First-person shooter

The player is cocking their shotgun after downing one monster while others approach. A man's face is grinning in the bottom strip showing the player's stats.
A screenshot of Doom, one of the breakthrough games of the genre, displaying the typical perspective of a first-person shooter
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First-person shooter (FPS) is a video game genre centered around gun and other weapon-based combat in a first-person perspective; that is, the player experiences the action through the eyes of the protagonist. The genre shares common traits with other shooter games, which in turn makes it fall under the heading action game. Since the genre's inception, advanced 3D and pseudo-3D graphics have challenged hardware development, and multiplayer gaming has been integral.

The first-person shooter genre has been traced as far back as Maze War, development of which began in 1973, and 1974's Spasim. Later, and after more playful titles like MIDI Maze in 1987, the genre coalesced into a more violent form with 1992's Wolfenstein 3D, which has been credited with creating the genre's basic archetype upon which subsequent titles were based. One such title, and the progenitor of the genre's wider mainstream acceptance and popularity was Doom, one of the most influential games in this genre; for some years, the term Doom clone was used to designate this genre due to Doom's influence.[1] Corridor shooter was another common name for the genre in its early years, since processing limitations of the era's hardware meant that most of the action in the games had to take place in enclosed areas.[2]

1998's Half-Life—along with its 2004 sequel Half-Life 2—enhanced the narrative and puzzle elements.[3][4] In 1999, the Half-Life mod Counter-Strike was released and, together with Doom, is perhaps one of the most influential first-person shooters. GoldenEye 007, released in 1997, was a landmark first-person shooter for home consoles, while the Halo series heightened the console's commercial and critical appeal as a platform for first-person shooter titles. In the 21st century, the first-person shooter is the most commercially viable video game genre, and in 2016, shooters accounted for over 27% of all video game sales.[5] Several first-person shooters have been popular games for eSports and competitive gaming competitions as well.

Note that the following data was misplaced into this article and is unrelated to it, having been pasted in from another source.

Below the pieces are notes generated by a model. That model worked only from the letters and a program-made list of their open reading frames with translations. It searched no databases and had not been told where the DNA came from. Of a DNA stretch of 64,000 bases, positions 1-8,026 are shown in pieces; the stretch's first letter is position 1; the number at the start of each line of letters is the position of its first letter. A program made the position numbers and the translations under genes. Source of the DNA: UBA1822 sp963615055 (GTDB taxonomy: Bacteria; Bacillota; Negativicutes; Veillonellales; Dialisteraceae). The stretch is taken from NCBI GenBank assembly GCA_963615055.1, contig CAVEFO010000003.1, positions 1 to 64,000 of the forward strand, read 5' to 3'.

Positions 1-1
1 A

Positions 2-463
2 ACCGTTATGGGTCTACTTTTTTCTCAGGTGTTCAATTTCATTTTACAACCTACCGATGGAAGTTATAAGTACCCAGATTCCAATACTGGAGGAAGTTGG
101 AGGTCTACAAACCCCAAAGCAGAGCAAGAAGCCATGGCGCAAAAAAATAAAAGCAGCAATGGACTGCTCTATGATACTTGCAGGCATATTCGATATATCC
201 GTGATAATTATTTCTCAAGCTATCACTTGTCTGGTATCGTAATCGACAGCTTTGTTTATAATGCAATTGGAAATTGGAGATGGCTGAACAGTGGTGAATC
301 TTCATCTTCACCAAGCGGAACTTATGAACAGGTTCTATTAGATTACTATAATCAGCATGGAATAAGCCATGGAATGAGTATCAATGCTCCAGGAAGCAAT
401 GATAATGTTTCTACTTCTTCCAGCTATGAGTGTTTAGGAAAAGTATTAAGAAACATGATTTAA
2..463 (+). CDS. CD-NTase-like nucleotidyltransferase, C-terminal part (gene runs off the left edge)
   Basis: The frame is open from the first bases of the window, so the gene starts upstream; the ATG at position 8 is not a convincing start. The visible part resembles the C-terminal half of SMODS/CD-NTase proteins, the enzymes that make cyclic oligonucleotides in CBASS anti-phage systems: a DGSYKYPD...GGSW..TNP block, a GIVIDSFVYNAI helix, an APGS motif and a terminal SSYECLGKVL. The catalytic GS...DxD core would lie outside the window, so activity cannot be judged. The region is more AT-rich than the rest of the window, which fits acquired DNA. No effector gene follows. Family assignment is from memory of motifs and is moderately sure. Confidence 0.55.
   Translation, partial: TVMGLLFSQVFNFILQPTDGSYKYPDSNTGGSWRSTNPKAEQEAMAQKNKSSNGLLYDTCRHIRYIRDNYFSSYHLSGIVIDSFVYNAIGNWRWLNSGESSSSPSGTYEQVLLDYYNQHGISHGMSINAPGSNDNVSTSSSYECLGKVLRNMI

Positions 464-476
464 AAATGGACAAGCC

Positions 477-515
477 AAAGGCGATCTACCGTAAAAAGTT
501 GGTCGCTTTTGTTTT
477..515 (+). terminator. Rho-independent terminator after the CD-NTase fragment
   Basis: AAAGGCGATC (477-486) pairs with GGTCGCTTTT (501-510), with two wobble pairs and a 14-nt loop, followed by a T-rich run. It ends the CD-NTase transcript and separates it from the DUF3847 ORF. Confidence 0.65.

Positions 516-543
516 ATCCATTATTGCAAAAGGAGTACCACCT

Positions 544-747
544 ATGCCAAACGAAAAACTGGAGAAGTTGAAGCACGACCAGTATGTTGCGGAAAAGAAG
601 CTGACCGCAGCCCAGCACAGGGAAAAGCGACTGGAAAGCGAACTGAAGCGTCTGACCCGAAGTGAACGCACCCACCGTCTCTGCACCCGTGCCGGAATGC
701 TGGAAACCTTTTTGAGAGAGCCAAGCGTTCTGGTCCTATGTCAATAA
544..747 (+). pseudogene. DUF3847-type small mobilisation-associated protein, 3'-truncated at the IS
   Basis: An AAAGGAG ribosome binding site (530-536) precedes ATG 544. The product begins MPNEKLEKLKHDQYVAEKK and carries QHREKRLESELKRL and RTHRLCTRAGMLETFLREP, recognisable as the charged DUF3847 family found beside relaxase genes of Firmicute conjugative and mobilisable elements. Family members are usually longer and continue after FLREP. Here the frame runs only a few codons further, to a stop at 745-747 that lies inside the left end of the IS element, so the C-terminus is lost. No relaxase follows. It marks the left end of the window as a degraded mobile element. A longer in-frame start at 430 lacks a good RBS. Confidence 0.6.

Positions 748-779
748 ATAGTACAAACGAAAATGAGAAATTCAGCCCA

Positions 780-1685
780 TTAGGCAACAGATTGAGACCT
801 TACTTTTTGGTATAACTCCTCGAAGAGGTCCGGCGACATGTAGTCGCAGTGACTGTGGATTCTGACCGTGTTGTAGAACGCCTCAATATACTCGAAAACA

Definition

First-person shooters are a type of three-dimensional shooter game,[6] featuring a first-person point of view with which the player sees the action through the eyes of the player character. They are unlike third-person shooters, in which the player can see (usually from behind) the character they are controlling. The primary design element is combat, mainly involving firearms.[7]

First person-shooter games are also often categorized as being distinct from light gun shooters, a similar genre with a first-person perspective which use light gun peripherals, in contrast to first-person shooters which use conventional input devices for movement.[8] Another difference is that first-person light-gun shooters like Virtua Cop often feature "on-rails" (scripted) movement, whereas first-person shooters like Doom give the player more freedom to roam.

The first-person shooter may be considered a distinct genre itself, or a type of shooter game, in turn a subgenre of the wider action game genre.[9] Following the release of Doom in 1993, games in this style were commonly termed "Doom clones";[10][11] over time this term has largely been replaced by "first-person shooter".[11] Wolfenstein 3D, released in 1992, the year before Doom, has been credited with introducing the genre, but critics have since identified similar though less advanced games developed as far back as 1973.[7] There are occasional disagreements regarding the specific design elements which constitute a first-person shooter. For example, Deus Ex or BioShock may be considered as first-person shooters, but may also be considered role-playing video games as they borrow from this genre extensively.[12] Certain puzzle games like Portal are also called first-person shooters, but lack any direct combat or shooting element, instead using the first-person perspective to help immerse players within the game to help solve puzzles.[13] Some commentators extend the definition to include combat flight simulators where the cockpit or vehicle takes place of the hands and weapons.[3][7]

Other Languages
azərbaycanca: Birinci şəxs atıcı
bosanski: FPS
Deutsch: Ego-Shooter
eesti: FPS-mäng
hrvatski: Pucačina
Bahasa Melayu: Penembak diri-pertama
Simple English: First-person shooter
srpskohrvatski / српскохрватски: Pucačina iz prvog lica